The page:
HTML Symbols

HTML symbols, also known as character entities or entities, are special codes used to represent characters that may not be directly available on a keyboard or may have special meaning in HTML. These symbols are represented by an ampersand (&), followed by a specific code or name, and ending with a semicolon (;).

HTML symbols are useful for displaying special characters, mathematical symbols, currency symbols, arrows, and other symbols that go beyond the basic character set available on keyboards. They ensure proper rendering and compatibility across different browsers and devices.

Following is an example of using HTML symbols:

<p>© 2024 Net Information. All rights reserved.</p> <p>Visit our website at <a href="">Net Information</a>.</p>
run this source code Browser View

© 2024 Net Information. All rights reserved.

Visit our website at Net Information.

In the above example, the © HTML symbol is used to represent the copyright symbol (©). When the webpage is rendered, the HTML symbol will be displayed as the corresponding character, ensuring the proper representation of the copyright symbol.

Similarly, the <a> tag is used to create a hyperlink, and the text "Net Information" is displayed as a link. The URL is provided as the destination for the link. By utilizing HTML symbols, you can enhance the visual appearance and convey meaning in your HTML content.

HTML symbols can be used in various contexts, including text content, links, buttons, headings, form input fields, and more. They offer flexibility and allow you to incorporate a wide range of symbols and characters into your webpages.

To find a comprehensive list of HTML symbols and their corresponding codes or names, you can refer to HTML symbol reference guides or online resources. These references provide the necessary codes to represent specific symbols, allowing you to easily include them in your HTML code.

Purpose of using HTML symbols

The purpose of using HTML symbols is to represent characters, symbols, and special characters that may not be readily available on a keyboard or have special meaning in HTML. Here are some specific purposes of using HTML symbols:

  1. Character Representation: HTML symbols allow you to display special characters and symbols that are not included in the standard character set of keyboards. Symbols like copyright (©), trademark (™), registered (®), currency symbols ($, €, £), mathematical symbols (⅀, ∆, ≤), arrows (←, ↑, →), and many others can be represented using HTML symbols.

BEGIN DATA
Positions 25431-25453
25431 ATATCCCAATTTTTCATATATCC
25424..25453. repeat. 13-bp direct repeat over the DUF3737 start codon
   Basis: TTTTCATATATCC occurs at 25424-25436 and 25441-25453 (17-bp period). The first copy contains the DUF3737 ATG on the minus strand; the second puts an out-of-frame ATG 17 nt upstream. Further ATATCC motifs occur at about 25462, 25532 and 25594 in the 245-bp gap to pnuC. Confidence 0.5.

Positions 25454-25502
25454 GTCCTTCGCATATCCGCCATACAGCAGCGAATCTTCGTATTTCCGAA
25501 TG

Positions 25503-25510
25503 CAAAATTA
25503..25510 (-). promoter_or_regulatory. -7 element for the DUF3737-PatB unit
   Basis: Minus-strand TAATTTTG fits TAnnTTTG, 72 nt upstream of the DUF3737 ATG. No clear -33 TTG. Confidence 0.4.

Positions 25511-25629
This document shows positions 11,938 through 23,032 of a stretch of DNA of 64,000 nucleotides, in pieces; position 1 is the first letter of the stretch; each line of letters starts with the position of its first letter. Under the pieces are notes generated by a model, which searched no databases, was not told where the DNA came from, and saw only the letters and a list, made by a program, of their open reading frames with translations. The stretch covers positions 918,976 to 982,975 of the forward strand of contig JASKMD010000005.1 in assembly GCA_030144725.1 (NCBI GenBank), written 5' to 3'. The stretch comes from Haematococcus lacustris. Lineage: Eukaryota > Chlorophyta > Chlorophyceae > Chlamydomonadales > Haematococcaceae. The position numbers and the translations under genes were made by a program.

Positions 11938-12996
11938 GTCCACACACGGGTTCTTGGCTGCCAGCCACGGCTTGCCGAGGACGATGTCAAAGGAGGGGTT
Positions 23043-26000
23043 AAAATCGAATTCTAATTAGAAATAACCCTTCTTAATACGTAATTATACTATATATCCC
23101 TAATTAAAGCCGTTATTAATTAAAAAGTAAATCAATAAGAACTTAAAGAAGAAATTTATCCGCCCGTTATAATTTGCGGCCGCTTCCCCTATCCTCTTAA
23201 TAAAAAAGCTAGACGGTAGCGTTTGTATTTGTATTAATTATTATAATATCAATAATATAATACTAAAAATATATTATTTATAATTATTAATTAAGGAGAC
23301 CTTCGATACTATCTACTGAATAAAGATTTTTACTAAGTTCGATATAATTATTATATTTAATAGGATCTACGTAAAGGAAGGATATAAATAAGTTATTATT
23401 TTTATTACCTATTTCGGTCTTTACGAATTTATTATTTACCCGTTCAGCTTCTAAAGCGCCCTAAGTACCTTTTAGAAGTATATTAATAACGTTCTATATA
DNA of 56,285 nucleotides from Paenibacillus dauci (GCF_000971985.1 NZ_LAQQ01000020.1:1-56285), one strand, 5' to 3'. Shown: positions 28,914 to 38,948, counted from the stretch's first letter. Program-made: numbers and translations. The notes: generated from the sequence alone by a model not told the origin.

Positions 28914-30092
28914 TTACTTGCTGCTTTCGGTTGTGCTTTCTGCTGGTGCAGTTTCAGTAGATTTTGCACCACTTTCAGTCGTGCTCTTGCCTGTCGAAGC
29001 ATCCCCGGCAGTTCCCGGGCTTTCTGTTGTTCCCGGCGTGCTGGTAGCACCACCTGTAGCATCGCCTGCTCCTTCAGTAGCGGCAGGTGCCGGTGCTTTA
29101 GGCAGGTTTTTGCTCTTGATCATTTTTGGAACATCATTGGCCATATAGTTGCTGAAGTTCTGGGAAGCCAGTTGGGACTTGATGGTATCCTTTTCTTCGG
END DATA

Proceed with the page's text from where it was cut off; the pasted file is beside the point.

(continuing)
2. Visual Enhancement: HTML symbols can enhance the visual appearance of your webpages by adding graphical elements, decorative icons, or ornamental symbols. They can be used in various contexts such as headings, buttons, navigation elements, or as decorative elements within paragraphs to make the content more visually appealing.
  3. Semantic Meaning: HTML symbols can convey specific meanings and provide additional context to the content. For example, using symbols like checkmarks (✓) or cross marks (✗) can represent the status of a task or indicate success or failure. Symbols can also be used to represent icons for social media, navigation, or user interface elements, providing visual cues to users.
  4. Accessibility: HTML symbols can improve accessibility by providing alternative representations of characters or symbols that may not be easily readable by assistive technologies or screen readers. They ensure that the content is accessible to users with visual impairments or disabilities, as these symbols can be properly interpreted and conveyed through accessibility tools.
  5. Cross-Browser Compatibility: HTML symbols help ensure consistent rendering and compatibility across different browsers and devices. By using HTML symbols, you can overcome the limitations of fonts or character sets that may vary across platforms, ensuring that the symbols appear correctly regardless of the user's system or browser.

List of HTML symbols and their codes

There are several online resources where you can find a comprehensive list of HTML symbols and their corresponding codes or names. Here are a few popular ones:

  1. MDN Web Docs: MDN (Mozilla Developer Network) provides an extensive guide on HTML symbols with their codes, descriptions, and examples. You can visit the "HTML character reference" page on MDN at: